Improperly installed ultra-thin gas lines have left thousands of central Indiana homes in danger of fuel-fed fires if struck by lightning, but the state has made no concerted effort to warn homeowners, a report issue on Sunday, September 7 said.
State officials have known for at least three years that corrugated stainless steel tubing that has become the preferred choice for contractors is more likely, if not grounded properly, to be breached by lightning than the traditional thicker, black iron pipes, The Indianapolis Star reported.
At least 35 homes in Boone, Hamilton and northern Marion counties have burst into flames in the past five years after newer lines made of the tubing were breached by lightning, the newspaper said.
Fishers Fire Chief Brian Lott is so concerned about such fires that he plans to lobby state lawmakers in their upcoming session to ban the use of corrugated stainless steel tubing, also known as CSST. Half of the lightning-related fires fought by the Fishers department can be traced to damaged CSST, said spokesman Ron Lipps.
The state has twice revised its building codes since 2005 to make new homes safer, but those changes apply only to new homes and not to thousands of homes built before the code changes.
“The walls of CSST simply aren’t thick enough to withstand the energy of a lightning strike,” said Oklahoma attorney Bill Cathcart, who has litigated several CSST-related cases.
In 2007, electricity from a lightning strike melted a hole in a gas line in Coby Maxwell’s Zionsville home, starting a fire in his basement. Repairmen have since replaced the damaged CSST lines, but Maxwell fears it could happen again.
“We’re always a little more nervous now when there are lightning strikes nearby. It seemed like a freak accident at the time, but we know now the gas lines played a role in the fire. It could easily have been a much larger explosion,” Maxwell said.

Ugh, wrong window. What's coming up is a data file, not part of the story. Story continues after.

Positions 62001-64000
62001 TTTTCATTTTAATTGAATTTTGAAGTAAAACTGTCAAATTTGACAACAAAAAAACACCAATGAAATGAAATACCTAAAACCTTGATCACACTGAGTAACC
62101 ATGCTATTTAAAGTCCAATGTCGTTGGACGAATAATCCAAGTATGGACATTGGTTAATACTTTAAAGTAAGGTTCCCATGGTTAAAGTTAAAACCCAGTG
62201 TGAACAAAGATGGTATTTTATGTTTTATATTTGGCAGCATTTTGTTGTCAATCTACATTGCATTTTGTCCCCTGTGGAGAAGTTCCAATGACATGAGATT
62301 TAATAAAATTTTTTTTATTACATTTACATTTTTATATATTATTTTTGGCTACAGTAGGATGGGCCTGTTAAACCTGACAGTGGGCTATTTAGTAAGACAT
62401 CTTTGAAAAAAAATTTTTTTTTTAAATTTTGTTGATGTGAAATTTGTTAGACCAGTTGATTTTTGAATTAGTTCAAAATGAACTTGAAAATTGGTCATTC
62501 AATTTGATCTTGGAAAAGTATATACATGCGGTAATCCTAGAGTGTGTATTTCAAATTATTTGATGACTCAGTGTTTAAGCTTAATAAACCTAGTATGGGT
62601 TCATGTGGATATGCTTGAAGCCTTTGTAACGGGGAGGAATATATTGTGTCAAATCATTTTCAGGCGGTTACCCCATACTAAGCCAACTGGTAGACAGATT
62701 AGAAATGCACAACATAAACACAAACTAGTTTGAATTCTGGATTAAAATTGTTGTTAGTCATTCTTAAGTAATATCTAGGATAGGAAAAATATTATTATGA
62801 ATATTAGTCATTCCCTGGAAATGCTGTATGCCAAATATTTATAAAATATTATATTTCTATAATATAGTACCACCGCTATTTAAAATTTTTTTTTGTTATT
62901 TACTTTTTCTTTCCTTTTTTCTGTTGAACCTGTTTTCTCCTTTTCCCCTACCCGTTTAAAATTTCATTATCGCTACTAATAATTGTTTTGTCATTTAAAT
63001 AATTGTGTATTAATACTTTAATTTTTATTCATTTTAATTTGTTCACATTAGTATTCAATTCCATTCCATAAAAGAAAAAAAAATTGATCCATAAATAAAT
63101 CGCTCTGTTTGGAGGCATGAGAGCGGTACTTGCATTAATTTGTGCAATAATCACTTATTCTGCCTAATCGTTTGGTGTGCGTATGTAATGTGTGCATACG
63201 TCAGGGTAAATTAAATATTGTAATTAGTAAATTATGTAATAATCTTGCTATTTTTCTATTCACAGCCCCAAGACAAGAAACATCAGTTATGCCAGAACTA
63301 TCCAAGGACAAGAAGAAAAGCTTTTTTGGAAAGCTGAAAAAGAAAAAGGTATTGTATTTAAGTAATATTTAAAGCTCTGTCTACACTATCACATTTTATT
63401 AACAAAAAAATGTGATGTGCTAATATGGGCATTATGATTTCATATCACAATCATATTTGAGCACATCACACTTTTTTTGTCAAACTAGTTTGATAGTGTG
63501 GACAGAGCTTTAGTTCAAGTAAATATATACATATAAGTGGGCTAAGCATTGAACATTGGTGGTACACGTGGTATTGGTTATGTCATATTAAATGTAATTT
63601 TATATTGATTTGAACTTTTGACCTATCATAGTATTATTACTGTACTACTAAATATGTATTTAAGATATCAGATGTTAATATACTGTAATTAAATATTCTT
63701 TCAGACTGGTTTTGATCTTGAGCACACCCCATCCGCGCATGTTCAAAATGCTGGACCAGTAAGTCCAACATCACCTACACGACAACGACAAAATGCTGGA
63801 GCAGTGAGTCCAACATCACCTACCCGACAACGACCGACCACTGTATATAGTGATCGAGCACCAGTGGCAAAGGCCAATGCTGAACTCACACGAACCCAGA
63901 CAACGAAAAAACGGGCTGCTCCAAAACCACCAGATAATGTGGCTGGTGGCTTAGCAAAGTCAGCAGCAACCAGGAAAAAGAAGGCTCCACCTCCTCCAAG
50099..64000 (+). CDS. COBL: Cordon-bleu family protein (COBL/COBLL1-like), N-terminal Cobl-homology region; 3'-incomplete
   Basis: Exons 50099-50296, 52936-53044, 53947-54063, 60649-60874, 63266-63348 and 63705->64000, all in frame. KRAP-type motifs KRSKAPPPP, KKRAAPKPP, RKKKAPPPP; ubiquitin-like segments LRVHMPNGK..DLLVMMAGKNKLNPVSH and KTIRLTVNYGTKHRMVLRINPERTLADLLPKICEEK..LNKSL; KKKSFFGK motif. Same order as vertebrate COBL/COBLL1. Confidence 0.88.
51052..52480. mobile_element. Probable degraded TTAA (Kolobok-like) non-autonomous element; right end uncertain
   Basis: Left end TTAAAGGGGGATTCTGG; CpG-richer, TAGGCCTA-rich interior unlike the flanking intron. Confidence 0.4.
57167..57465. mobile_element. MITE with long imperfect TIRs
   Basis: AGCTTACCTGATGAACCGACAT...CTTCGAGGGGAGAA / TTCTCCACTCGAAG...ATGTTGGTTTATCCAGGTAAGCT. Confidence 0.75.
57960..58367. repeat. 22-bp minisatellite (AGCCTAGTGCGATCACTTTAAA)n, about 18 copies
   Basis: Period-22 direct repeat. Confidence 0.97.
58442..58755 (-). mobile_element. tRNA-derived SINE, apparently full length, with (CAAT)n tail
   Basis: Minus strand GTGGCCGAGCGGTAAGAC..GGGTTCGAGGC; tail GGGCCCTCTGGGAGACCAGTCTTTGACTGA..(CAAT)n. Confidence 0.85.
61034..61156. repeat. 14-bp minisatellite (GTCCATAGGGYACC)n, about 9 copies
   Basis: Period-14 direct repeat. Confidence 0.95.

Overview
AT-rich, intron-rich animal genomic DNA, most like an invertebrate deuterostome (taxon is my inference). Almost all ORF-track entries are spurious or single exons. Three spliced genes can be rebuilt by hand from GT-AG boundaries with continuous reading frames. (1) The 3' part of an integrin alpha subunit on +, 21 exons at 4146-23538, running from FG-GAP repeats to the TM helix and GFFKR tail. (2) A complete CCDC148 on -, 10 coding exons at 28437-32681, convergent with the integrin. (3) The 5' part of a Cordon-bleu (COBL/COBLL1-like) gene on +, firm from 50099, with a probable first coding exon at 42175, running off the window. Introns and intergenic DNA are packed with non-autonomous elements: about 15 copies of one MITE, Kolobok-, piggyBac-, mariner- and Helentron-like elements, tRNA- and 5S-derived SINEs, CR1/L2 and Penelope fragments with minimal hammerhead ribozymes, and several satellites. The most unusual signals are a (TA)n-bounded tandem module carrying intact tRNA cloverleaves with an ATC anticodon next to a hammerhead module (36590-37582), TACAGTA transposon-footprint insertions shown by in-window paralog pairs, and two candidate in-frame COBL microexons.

CSST is 0.008 inch thick; black iron gas pipe is 0.12 inch thick, or 15 times thicker. When lightning strikes the CSST, it is more easily pierced and can spark a fire, making it imperative that the material is grounded and bonded with an electrical connection between the pipe and a grounding electrode.
“The flex pipes need to be grounded to the manufacturer’s specifications,” said Garry Harling, a Westfield Fire Department division chief, “but a lot of the ones we see either aren’t grounded at all or aren’t grounded properly.”
Chris Dattilio, a former sales manager for Omegaflex, pointed to Florida as a state with a high number of lightning strikes but few CSST-related fires. The reason, he said, is the state’s bonding and grounding requirements.
“Throughout the industry, everyone’s installation guides specifies CSST must be bonded to national electric code. But we found, after looking around, that some people don’t do that,” Dattilio said. “When they do install it correctly, we haven’t found any problems at all.”
In 2005, Indiana changed its code for new homes to require bonding and grounding procedures. Then, in April, Indiana officials revised the code to require at least a 2-inch gap between the CSST and any other kind of metal to prevent arcing, which can cause a fire.
But that change came after two years of discussion, and in the face of opposition from manufacturers.
“For state government, it takes awhile for things to get passed,” said Rachel Meyers, a spokeswoman with the Indiana Department of Homeland Security, which includes the state fire marshal’s office.
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